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The Bonnart Trust Newsletter

March 2021
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Welcome to the Bonnart Trust Newsletter!

In this, our very first edition, we begin with contributions from two of the current Bonnart scholars; Jennifer Putnam, who started her PhD in September 2020, talks about her research into the graffiti at Auschwitz, while Jahan Foster (2018) writes about the issues involved in conducting research during the pandemic. We introduce Shereen Hunte and Oliver Trowell, the first Masters students supported by the trust, and we hear from Dr Jan Davison of the Pears Institute at Birkbeck, University of London, our partners in the programme

Our plan is to produce the newsletter at termly intervals. In future editions we will hear more from our scholars, and from invited guests who share the belief in our mission. Looking ahead, we are developing a new website, which we plan will go live in May. As soon as circumstances allow we will resume our seminar programme, and we are planning ahead for an event in Summer 2022, to mark the twentieth anniversary of the trust. Watch this space!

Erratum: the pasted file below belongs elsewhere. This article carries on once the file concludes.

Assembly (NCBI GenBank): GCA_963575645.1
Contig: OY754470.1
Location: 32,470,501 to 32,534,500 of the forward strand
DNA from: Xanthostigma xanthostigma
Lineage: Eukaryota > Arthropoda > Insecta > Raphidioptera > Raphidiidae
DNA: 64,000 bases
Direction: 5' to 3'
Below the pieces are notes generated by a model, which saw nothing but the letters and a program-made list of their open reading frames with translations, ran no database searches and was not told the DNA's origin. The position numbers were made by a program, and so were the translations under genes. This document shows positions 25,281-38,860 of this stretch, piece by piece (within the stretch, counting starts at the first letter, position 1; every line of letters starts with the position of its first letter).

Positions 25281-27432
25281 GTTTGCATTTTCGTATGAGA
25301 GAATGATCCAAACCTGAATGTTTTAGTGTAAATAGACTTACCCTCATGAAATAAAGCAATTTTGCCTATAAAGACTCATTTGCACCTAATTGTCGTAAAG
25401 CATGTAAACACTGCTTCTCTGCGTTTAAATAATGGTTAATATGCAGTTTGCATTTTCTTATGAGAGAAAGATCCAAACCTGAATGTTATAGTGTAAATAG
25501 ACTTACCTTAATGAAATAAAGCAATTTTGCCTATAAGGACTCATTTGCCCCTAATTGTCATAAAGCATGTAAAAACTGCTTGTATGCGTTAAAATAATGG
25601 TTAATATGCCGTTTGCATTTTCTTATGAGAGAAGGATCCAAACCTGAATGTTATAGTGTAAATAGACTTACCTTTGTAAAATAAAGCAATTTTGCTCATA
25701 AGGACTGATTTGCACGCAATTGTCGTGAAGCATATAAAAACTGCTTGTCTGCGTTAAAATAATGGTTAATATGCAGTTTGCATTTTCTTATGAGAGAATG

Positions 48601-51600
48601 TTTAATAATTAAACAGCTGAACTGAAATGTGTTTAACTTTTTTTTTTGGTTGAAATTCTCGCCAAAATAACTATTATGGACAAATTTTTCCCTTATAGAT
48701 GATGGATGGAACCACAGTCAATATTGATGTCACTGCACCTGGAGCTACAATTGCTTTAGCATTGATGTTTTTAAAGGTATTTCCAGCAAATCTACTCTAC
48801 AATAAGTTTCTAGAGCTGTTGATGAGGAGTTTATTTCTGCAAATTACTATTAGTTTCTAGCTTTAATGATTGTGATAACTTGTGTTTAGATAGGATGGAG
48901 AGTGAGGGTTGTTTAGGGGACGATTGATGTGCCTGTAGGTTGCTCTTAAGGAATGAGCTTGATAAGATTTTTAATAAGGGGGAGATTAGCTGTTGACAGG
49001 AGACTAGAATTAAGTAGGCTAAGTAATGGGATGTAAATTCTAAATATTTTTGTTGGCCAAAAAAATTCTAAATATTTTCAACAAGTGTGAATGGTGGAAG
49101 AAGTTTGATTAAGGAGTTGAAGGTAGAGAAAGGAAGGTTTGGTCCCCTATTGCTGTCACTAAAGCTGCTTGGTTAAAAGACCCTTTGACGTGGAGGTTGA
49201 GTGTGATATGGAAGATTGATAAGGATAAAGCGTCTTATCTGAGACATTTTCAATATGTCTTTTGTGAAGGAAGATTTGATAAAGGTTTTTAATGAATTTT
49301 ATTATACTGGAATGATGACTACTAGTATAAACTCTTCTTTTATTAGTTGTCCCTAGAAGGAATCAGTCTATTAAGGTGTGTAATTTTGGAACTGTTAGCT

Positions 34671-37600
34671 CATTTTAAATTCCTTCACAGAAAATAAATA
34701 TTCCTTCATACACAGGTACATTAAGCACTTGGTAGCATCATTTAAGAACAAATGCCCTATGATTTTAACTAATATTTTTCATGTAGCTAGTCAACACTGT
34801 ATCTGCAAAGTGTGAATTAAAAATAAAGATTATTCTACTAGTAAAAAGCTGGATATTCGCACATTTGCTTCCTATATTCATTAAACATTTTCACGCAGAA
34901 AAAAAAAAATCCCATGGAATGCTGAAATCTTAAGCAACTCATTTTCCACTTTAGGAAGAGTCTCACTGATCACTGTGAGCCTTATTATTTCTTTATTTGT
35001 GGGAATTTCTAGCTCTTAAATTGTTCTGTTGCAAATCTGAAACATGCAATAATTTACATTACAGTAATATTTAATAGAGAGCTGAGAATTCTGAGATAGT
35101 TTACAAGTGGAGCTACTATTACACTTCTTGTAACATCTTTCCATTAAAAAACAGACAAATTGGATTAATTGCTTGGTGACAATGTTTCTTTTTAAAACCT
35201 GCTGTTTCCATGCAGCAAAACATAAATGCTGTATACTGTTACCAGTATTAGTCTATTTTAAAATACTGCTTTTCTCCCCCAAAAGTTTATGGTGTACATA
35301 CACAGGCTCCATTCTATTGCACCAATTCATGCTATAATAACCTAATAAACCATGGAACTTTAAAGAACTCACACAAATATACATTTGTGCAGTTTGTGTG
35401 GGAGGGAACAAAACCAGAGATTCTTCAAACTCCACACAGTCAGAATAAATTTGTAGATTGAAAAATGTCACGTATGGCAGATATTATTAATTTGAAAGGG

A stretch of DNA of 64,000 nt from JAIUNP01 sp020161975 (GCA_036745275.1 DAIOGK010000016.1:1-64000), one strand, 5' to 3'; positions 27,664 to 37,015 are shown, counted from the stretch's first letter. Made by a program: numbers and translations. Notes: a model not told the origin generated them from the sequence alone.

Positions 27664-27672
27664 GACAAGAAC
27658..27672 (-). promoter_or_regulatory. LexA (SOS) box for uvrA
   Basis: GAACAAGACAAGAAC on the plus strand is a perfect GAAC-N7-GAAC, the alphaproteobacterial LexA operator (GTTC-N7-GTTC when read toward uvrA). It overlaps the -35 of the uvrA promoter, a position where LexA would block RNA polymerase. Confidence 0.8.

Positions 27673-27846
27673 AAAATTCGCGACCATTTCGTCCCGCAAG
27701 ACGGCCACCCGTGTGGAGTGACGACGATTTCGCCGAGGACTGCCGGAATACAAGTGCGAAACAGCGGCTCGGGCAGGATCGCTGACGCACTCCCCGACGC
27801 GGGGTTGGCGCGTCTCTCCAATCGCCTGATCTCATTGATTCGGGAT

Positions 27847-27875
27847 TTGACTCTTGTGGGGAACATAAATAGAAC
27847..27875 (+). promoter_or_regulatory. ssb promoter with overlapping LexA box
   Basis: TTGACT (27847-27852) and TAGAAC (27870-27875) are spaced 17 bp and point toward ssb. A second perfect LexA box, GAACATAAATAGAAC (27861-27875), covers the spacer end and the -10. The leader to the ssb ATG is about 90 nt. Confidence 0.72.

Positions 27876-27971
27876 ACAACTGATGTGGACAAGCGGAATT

We hope you will enjoy reading what our contributors have to say, and we hope that you may feel inspired to contribute yourself. If so, or if you have any comments about the newsletter, please get in touch with me, or with our Editor, Kerry-Ann Francis, whose contact details you will find below.

Anthony Tomei.  Acting Chair. 
Holocaust graffiti as valuable historical resource

Jennifer Putnam is a PhD student in History at Birkbeck, University of London. Her research focuses on contemporary graffiti in sites of the Holocaust. She writes:

I am constantly asked why I would choose to research graffiti from sites of Nazi concentration camps and ghettos. The answer is simple, really; here we have an untapped resource, an undiscovered archive of voices that were silenced, hidden, and yet remain, calling out from the past.